From left, Jalen Bailey and best friend A.J. Anderson pose with some oatmeal cookies. Jalen started his business in 2016 in order to save up for a house and a golden retriever. Now, he has an online course for other young entrepreneurs. Photo by Donald A. Promnitz
Written by Donald A. Promnitz
Editor’s note: As part of of cover of the 10th anniversary of the start of the Great Recession, we are featuring young entrepreneurs, or “kidpreneurs,” who represent the next generation of entrepreneurism that were in diapers during the start of the downturn.
What started as an 8-year-old’s desire to earn money for college, a house and a dog has turned into an online business with growing popularity, a seat at the Fresno Food Expo, and even a guest spot on television with Rachel Ray.
“So I was at my home thinking I could get out of my apartment for a change,” said Jalen’s Bakery CEO Jalen Bailey. “And I also wanted a golden retriever, so I had to work a lot harder to do that. And to get both of those, I thought I’d just do the thing that I love the most, which is baking.”
Two years later, Jalen’s Bakery is gaining a reputation for its quality — especially its signature chocolate chip cookies. And when Jalen isn’t doing homework, the kidpreneur is working from home as well as a commercial kitchen. According to Jalen, he takes an average of 50 orders a year, getting help from his mother and best friend, A.J. Anderson, for the big orders (20 dozen cookies) and catering jobs.
Though there is a challenge of balancing school with work, Jalen stated that there are advantages that come with age.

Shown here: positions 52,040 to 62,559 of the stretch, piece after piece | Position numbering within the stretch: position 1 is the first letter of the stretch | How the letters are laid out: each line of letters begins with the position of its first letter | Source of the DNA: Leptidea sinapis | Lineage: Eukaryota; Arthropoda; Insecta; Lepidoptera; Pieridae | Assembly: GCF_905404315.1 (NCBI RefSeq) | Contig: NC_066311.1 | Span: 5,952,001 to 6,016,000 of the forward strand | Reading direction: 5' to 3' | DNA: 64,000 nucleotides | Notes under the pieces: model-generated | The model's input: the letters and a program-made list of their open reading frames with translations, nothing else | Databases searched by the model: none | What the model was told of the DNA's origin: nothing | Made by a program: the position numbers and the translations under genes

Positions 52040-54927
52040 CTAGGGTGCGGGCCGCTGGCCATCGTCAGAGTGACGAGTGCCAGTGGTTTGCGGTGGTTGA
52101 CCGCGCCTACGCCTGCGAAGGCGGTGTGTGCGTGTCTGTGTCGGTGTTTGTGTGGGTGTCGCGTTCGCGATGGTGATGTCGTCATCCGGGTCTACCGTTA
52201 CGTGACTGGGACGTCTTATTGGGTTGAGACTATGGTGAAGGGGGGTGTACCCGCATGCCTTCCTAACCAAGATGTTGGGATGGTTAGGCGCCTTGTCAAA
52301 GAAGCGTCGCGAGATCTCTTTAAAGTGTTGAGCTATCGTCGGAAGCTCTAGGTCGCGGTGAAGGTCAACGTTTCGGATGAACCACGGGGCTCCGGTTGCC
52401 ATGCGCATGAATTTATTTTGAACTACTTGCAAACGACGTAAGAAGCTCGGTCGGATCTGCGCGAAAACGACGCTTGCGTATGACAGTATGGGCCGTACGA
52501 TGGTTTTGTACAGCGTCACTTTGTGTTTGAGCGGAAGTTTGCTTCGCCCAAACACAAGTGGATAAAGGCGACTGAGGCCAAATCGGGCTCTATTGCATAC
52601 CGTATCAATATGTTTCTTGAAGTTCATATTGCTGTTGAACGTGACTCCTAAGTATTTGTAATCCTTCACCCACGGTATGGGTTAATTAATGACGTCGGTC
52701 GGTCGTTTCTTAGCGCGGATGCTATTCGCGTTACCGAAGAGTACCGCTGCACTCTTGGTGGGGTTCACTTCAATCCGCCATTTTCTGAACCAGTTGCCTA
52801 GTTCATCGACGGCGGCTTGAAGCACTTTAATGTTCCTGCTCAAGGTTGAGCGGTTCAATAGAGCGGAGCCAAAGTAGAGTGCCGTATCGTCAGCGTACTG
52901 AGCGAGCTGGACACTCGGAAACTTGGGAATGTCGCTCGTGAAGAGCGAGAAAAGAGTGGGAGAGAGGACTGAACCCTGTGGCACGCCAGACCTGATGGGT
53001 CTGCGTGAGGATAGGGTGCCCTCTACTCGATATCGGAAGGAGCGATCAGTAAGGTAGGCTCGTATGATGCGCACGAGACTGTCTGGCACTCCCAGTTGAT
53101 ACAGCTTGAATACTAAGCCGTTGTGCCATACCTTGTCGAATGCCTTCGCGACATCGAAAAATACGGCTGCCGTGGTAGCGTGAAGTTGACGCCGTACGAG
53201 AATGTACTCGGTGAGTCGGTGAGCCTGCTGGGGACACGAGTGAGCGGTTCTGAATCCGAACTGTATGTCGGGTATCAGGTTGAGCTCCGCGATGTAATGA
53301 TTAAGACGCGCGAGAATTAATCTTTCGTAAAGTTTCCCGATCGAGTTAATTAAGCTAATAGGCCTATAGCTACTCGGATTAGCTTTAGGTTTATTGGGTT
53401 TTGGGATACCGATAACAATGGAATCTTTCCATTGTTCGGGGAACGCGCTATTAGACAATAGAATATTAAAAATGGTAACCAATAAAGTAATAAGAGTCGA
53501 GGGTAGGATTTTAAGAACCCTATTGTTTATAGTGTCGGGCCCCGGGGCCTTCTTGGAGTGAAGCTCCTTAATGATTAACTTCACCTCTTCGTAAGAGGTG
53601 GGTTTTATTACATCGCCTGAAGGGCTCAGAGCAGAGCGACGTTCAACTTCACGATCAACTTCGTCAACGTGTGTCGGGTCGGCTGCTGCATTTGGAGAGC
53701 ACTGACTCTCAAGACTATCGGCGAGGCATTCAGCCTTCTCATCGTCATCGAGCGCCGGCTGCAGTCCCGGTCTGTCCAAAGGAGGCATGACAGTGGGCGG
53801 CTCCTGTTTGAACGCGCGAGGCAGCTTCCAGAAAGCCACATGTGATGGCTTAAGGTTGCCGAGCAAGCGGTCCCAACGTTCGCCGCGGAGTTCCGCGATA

“I can learn a lot quicker,” Jalen said. “I don’t really have to process anything a little bit slower, because when I’m older, I’m going to have a lot of things on my time. But right now, I have enough room and enough space for new knowledge.”
Now, Jalen is on a mission to share that knowledge with others. He’s been giving baking lessons to other kids at their homes and at the kitchen where he does his work.
He also started the Plan Big Dreams Online Business Academy earlier this month. Created with help from his mother, Sharhonda Mahan, the five-week course is designed to help other aspiring kidpreneurs through all the steps of opening their own business.
“We get a lot of questions from parents who want their kids to start businesses — that they don’t know how,” Mahan said. “So what he ended up doing was something online.”
And while Jalen is still saving up, he remains determined to make his goals become a reality. According to him, no aspirations are too big.
“Work hard to achieve your dreams, and even though trials may be tough, please don’t listen to other people that you can’t achieve your dreams,” Jalen said. “Because one day, if you do achieve your dreams, you could prove them wrong, but if you just listen to them, then you’re not going to get anywhere.”